4. Build your new brand story
Your vision lays out where you want to go, your research shows where you are, and now you’re ready to build your new brand. The Design-Thinking Process can be useful in this regard. With setting your vision and doing your research, you’ve accomplished the first two steps in the design-thinking process - Empathizing and Defining the problem. Now you can move on to the next steps: Ideate, Prototype, and Test.
Work with your team and branding agency (or in-house group) to come up with ideas. Leverage the research you’ve done and the clear vision you’ve stated to build options for a new brand.
Expand on the ideas with workable prototypes. These may be a selection of new designs and colors, or fully formed brand expressions, with new website and packaging designs. You’ll need some options to test, so creating only one prototype won’t cut it.
Take the examples you’ve created and test them. Test them with your internal teams, with your customers, and with potential customers. You may not want to test all elements in an effort to achieve consensus but you do want to make sure you get usable feedback on some proposed designs. Universally positive feedback would be nice but may not be realistic. Universally negative feedback, on the other hand, may happen and should send you back to more ideation, or perhaps back to do more research if you missed the mark earlier. With the results of testing in hand, you can select the new direction and create your project plan.
Depending on the scope of the rebrand and the size of your team, your plan needs will vary. Use a project management tool or even just a set of spreadsheets to schedule the project, set a budget, assign responsibilities, outline deliverables, identify dependencies, and track progress.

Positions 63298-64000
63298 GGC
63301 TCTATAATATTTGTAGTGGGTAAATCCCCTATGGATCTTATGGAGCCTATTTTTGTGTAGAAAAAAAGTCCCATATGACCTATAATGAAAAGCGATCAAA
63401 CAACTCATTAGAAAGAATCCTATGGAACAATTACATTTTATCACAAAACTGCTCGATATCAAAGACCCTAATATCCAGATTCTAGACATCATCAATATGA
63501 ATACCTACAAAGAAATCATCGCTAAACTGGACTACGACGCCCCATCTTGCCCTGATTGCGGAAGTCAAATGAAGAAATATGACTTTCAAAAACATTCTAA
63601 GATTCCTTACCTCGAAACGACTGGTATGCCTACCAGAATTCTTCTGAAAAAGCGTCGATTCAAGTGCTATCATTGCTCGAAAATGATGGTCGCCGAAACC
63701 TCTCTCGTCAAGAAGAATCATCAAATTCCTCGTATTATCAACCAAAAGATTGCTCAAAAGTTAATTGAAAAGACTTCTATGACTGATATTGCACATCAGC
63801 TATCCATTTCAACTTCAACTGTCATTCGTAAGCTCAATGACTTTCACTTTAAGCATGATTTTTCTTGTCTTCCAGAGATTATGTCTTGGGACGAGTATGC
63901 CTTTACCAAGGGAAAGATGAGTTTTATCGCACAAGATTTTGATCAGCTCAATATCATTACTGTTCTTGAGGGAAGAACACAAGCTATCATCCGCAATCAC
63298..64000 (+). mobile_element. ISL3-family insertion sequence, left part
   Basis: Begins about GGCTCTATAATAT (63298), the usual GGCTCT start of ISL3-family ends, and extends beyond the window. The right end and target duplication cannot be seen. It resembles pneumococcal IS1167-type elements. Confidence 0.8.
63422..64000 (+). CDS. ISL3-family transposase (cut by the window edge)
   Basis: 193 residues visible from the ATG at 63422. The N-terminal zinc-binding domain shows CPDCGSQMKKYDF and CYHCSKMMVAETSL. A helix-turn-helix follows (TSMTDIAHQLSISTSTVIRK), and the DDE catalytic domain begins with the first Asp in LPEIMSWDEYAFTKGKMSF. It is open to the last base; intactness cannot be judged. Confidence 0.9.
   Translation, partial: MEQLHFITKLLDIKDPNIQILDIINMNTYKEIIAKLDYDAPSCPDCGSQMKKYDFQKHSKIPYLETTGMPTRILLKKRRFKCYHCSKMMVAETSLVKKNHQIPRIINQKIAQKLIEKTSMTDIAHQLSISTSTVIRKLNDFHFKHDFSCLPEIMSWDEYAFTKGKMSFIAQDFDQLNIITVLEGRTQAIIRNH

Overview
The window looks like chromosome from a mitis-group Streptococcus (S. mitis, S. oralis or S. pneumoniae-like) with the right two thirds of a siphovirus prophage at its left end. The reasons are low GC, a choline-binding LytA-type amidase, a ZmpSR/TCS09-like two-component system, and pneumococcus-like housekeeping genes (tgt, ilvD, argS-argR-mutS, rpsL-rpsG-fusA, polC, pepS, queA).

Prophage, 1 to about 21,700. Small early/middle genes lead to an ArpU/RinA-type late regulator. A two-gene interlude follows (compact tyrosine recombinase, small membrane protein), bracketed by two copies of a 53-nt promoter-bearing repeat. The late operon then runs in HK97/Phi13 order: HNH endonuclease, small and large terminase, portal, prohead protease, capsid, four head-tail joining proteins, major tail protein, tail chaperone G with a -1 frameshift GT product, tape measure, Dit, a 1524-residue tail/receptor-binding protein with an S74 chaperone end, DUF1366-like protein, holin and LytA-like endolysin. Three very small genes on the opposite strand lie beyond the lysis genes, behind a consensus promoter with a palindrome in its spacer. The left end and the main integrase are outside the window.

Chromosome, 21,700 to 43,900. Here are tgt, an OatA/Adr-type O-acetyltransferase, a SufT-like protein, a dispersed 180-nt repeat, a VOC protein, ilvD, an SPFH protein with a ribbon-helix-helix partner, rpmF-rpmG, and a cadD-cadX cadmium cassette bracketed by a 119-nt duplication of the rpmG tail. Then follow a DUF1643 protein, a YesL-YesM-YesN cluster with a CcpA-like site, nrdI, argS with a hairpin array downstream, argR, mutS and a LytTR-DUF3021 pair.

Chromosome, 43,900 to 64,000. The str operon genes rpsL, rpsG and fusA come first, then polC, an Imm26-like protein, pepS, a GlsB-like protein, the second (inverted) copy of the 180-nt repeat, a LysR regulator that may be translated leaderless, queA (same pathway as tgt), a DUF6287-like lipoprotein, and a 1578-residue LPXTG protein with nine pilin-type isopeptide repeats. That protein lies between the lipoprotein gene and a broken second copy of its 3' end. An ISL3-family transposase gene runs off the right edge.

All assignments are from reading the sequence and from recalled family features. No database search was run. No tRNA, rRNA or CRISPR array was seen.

With all the planning and research done, it’s time to rollout. You will need an internal rollout and an external rollout. Many people focus just on the external rollout, but the internal is just as important (and much less expensive!) to ensure your team is aligned and ready to share your new brand.
Before launching your rebrand to the public, launch internally. Let your employees know about the changes and get them excited. They should have already been part of the research phase and should have submitted ideas and already bought in to changes. The specific steps will depend on your situation but it is good to have company-wide meetings, email campaigns, and other educational material, including video, about the change. This is also a good time to create new swag for your team to get excited about sharing the new brand.
The scope of an external campaign will depend on a number of factors, including your industry and your budget. Rolling out a rebrand for a small B2B software consulting company is very different than one for a Fortune 500 consumer packaged goods company. The launch could include a large press push or mainly be about website changes and communicating to existing customers and leads. If you have agencies involved, they will help guide your strategy for the rollout.
There are many more specific steps to execute in this phase and this blog from bonafide lays out a great checklist of all the steps, from updating voicemail messages to creating new uniforms.
6. Continue to stay organized
A sales person sending out a presentation with an old logo, or worse, an old name, can harm the reputation of the new brand your organization has invested so much time and resources to build. Now that you’ve done the work and launched, it’s critical to stay consistent. Changing all of your assets to reflect a new brand and launching is only the very beginning. Consistent brands earn 23% more than non-consistent brands. So keep at it!
That consistency starts with organization and to keep a brand organized, there is no better tool than digital asset management. All assets reflecting your new brand should be in one place and accessible to the people that need them, whether it’s your internal team or external partners. A digital asset management system provides that anytime access to approved brand material for the right type of user. With a DAM, you also get insights and analytics into how your new brand is being used and by whom, which can prove the value of your rebrand efforts.
With these steps as a guide you can help ensure your rebrand stays focused and organized. If you want to learn more about digital asset management can help a rebrand or your overall marketing operations, please check out our guide to the Value of Digital Asset Management.